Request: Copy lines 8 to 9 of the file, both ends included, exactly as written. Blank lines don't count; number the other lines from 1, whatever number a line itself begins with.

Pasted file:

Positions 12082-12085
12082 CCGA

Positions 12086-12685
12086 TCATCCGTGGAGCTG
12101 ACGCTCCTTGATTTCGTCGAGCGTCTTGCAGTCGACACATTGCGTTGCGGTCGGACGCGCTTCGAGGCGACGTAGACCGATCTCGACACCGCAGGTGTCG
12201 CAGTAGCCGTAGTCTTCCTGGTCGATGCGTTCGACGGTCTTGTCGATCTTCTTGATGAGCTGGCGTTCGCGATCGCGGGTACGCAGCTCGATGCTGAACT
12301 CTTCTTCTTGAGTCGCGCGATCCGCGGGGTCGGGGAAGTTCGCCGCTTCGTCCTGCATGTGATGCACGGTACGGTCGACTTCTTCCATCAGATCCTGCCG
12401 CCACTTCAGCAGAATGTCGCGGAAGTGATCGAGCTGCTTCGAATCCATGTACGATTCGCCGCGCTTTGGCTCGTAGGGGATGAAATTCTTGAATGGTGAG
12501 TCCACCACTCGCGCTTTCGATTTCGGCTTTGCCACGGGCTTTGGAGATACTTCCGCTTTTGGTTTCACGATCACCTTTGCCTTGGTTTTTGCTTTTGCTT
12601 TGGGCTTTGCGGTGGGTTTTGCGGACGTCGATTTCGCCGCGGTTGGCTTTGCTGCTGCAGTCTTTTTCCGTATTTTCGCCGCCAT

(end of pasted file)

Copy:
12401 CCACTTCAGCAGAATGTCGCGGAAGTGATCGAGCTGCTTCGAATCCATGTACGATTCGCCGCGCTTTGGCTCGTAGGGGATGAAATTCTTGAATGGTGAG
12501 TCCACCACTCGCGCTTTCGATTTCGGCTTTGCCACGGGCTTTGGAGATACTTCCGCTTTTGGTTTCACGATCACCTTTGCCTTGGTTTTTGCTTTTGCTT